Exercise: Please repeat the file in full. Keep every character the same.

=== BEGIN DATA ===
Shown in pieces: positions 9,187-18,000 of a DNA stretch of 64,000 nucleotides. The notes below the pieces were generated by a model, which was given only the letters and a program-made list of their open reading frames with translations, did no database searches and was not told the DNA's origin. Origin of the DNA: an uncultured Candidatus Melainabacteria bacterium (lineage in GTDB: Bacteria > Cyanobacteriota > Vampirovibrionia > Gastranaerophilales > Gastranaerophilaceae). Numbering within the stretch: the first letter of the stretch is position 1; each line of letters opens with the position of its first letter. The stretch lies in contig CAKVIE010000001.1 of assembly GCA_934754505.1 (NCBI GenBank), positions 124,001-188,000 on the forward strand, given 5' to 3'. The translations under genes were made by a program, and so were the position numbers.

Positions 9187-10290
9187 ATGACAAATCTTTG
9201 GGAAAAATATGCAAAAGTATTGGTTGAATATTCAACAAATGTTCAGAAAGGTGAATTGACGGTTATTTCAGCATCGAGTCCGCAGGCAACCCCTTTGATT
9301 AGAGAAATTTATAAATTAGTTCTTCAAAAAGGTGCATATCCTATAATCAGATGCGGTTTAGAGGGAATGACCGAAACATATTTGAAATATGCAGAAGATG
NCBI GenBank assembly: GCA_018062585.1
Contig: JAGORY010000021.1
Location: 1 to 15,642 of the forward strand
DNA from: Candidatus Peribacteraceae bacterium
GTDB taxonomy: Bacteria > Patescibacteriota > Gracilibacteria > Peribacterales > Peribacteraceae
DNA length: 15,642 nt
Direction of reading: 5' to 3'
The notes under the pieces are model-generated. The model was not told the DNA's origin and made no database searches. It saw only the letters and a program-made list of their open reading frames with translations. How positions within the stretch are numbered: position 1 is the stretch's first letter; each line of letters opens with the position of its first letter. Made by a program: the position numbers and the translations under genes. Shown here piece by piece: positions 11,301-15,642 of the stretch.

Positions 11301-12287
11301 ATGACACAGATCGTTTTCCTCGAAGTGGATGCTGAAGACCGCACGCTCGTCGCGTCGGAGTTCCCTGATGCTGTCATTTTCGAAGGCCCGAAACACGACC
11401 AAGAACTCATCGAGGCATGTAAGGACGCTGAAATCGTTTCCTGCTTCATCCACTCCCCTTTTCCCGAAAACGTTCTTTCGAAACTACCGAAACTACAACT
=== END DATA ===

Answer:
Shown in pieces: positions 9,187-18,000 of a DNA stretch of 64,000 nucleotides. The notes below the pieces were generated by a model, which was given only the letters and a program-made list of their open reading frames with translations, did no database searches and was not told the DNA's origin. Origin of the DNA: an uncultured Candidatus Melainabacteria bacterium (lineage in GTDB: Bacteria > Cyanobacteriota > Vampirovibrionia > Gastranaerophilales > Gastranaerophilaceae). Numbering within the stretch: the first letter of the stretch is position 1; each line of letters opens with the position of its first letter. The stretch lies in contig CAKVIE010000001.1 of assembly GCA_934754505.1 (NCBI GenBank), positions 124,001-188,000 on the forward strand, given 5' to 3'. The translations under genes were made by a program, and so were the position numbers.

Positions 9187-10290
9187 ATGACAAATCTTTG
9201 GGAAAAATATGCAAAAGTATTGGTTGAATATTCAACAAATGTTCAGAAAGGTGAATTGACGGTTATTTCAGCATCGAGTCCGCAGGCAACCCCTTTGATT
9301 AGAGAAATTTATAAATTAGTTCTTCAAAAAGGTGCATATCCTATAATCAGATGCGGTTTAGAGGGAATGACCGAAACATATTTGAAATATGCAGAAGATG
NCBI GenBank assembly: GCA_018062585.1
Contig: JAGORY010000021.1
Location: 1 to 15,642 of the forward strand
DNA from: Candidatus Peribacteraceae bacterium
GTDB taxonomy: Bacteria > Patescibacteriota > Gracilibacteria > Peribacterales > Peribacteraceae
DNA length: 15,642 nt
Direction of reading: 5' to 3'
The notes under the pieces are model-generated. The model was not told the DNA's origin and made no database searches. It saw only the letters and a program-made list of their open reading frames with translations. How positions within the stretch are numbered: position 1 is the stretch's first letter; each line of letters opens with the position of its first letter. Made by a program: the position numbers and the translations under genes. Shown here piece by piece: positions 11,301-15,642 of the stretch.

Positions 11301-12287
11301 ATGACACAGATCGTTTTCCTCGAAGTGGATGCTGAAGACCGCACGCTCGTCGCGTCGGAGTTCCCTGATGCTGTCATTTTCGAAGGCCCGAAACACGACC
11401 AAGAACTCATCGAGGCATGTAAGGACGCTGAAATCGTTTCCTGCTTCATCCACTCCCCTTTTCCCGAAAACGTTCTTTCGAAACTACCGAAACTACAACT